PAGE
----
a third MOS transistor connected in series with a first current source between a voltage source and the reference ground, and having a gate connected to a first one of the pair of output nodes;
a fourth MOS transistor connected in series with a second current source between the voltage source and the reference ground, and having a gate connected to a second one of the pair of output nodes;
a first differential amplifier having a first input for receiving a reference voltage and having a second input connected to the first one of the pair of output nodes, and having an internal node common with the internal node of the transconductor circuit;
a first capacitor connected between the internal node and the first one of the pair of output nodes;
a fifth MOS transistor connected in series with a third current source between the voltage source and the reference ground, and having a gate;
a second differential amplifier having a first input connected to the first internal node and having a second input connected to the common connection node of the fifth MOS transistor and the third current source, and having an output connected to the gate of the fifth MOS transistor;
a first resistor connected between the second input of the second differential amplifier and the common connection node of the third MOS transistor and the first current source;
a second capacitor connected between the internal node and the second one of the pair of output nodes;
a sixth MOS transistor connected in series with a fourth current source between the voltage source and the reference ground, and having a gate;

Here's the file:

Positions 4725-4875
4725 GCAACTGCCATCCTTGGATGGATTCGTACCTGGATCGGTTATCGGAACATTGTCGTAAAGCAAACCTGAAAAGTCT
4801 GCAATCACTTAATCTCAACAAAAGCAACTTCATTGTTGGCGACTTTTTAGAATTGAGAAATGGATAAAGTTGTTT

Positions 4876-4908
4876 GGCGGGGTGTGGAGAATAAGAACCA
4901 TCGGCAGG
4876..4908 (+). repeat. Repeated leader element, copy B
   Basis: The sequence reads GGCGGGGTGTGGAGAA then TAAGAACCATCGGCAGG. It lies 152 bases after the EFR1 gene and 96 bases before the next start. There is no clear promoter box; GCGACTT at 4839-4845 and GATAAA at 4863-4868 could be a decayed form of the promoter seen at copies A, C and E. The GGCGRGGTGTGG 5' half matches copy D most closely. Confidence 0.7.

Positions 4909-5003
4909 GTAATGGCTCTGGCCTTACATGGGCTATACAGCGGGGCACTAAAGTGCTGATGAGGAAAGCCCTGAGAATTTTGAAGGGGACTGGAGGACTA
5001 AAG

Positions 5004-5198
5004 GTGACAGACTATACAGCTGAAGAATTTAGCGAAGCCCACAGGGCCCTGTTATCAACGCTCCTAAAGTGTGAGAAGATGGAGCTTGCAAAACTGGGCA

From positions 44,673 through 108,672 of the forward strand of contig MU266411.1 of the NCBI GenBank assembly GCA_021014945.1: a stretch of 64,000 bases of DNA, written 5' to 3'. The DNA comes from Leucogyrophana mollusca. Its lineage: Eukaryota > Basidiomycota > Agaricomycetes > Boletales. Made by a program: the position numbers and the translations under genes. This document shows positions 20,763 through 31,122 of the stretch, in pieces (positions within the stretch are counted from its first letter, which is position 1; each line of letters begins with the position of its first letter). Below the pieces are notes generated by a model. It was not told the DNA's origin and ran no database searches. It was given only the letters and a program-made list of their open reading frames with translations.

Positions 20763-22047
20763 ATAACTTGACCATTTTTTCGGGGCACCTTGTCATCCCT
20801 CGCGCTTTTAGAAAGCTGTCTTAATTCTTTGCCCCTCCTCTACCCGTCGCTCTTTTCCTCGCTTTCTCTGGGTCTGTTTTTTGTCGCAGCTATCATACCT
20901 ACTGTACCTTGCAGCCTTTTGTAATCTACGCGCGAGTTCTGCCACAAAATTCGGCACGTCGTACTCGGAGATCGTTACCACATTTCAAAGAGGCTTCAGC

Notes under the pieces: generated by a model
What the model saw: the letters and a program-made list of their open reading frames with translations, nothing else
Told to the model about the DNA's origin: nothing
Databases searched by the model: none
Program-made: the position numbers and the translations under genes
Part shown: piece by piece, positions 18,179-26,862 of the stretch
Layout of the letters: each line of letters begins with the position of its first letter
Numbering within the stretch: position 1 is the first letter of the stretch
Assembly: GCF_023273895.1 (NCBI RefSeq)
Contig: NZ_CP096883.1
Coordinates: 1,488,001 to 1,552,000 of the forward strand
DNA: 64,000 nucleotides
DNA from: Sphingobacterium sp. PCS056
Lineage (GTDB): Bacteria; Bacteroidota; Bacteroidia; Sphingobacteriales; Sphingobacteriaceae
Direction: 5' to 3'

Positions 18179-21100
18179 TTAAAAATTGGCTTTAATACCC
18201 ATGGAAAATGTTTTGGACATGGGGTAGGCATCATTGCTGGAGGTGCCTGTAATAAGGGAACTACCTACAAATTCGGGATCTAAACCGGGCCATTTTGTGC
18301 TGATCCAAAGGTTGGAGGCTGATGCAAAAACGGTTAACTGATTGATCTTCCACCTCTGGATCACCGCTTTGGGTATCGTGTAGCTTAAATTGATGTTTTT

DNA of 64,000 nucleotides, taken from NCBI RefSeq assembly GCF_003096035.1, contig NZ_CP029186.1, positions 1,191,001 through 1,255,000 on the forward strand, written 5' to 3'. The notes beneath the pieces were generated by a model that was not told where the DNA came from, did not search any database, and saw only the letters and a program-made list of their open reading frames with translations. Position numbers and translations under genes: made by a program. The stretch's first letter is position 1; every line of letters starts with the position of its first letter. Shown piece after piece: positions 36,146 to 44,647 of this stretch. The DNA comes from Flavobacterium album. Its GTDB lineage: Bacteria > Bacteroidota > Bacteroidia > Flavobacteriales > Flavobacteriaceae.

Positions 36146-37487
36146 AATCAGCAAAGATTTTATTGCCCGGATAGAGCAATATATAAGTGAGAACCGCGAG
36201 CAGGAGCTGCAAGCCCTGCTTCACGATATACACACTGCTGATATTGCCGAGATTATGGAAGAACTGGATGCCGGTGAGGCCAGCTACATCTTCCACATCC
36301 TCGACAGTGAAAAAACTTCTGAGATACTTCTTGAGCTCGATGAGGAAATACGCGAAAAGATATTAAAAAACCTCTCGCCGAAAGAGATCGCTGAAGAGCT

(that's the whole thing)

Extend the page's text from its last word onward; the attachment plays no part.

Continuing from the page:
a third differential amplifier having a first input connected to the internal node and having a second input connected to the common connection node of the sixth MOS transistor and the fourth current source, and having an output connected to the gate of the sixth MOS transistor; and
a second resistor connected between the second input of the third differential amplifier and the common connection node of the fourth MOS transistor and the second current source.

5. A transconductor circuit as in claim 4, wherein:

the second differential amplifier comprises
a seventh and an eighth MOS transistor connected together as a first current mirror, the seventh MOS transistor being the mirroring transistor, the eighth MOS transistor being the mirrored transistor,
a ninth MOS transistor connected by its source and drain in series with the eighth MOS transistor between the voltage supply and the reference ground, and having a gate connected to the first one of the pair of output nodes, and
a tenth MOS transistor connected by its source and drain in series with the seventh MOS transistor, the common connection node thereof being the internal node, and having a gate for connection to the reference voltage; and
the third differential amplifier comprises
an eleventh and a twelfth MOS transistor connected together as a second current mirror, the eleventh MOS transistor being the mirroring transistor, the twelfth MOS transistor being the mirrored transistor,
a thirteenth MOS transistor connected by its source and drain in series with the twelfth MOS transistor between the voltage supply and the reference ground, and having a gate connected to the second one of the pair of output nodes, and
a fourteenth MOS transistor connected by its source and drain in series with the eleventh MOS transistor, the common connection node thereof being the internal node, and having a gate for connection to the reference voltage.

Referenced Cited

U.S. Patent Documents

5281924 January 25, 1994 Maloberti et al.
5696457 December 9, 1997 Rezzi et al.
5757230 May 26, 1998 Mangelsdorf
5912582 June 15, 1999 Pisati et al.
6384636 May 7, 2002 Koo

Patent History

Patent number: 6727757
Type: Grant
Filed: Jan 2, 2003
Date of Patent: Apr 27, 2004
Assignee: Texas Instruments Incoporated (Dallas, TX)
Inventors: Srinivasan Venkatraman (Dallas, TX), Abhijit Kumar Das (Bangalore)
Primary Examiner: Patricia Nguyen
Attorney, Agent or Law Firms: J. Dennis Moore, W. James Brady, III, Frederick J. Telecky, Jr.
Application Number: 10/335,736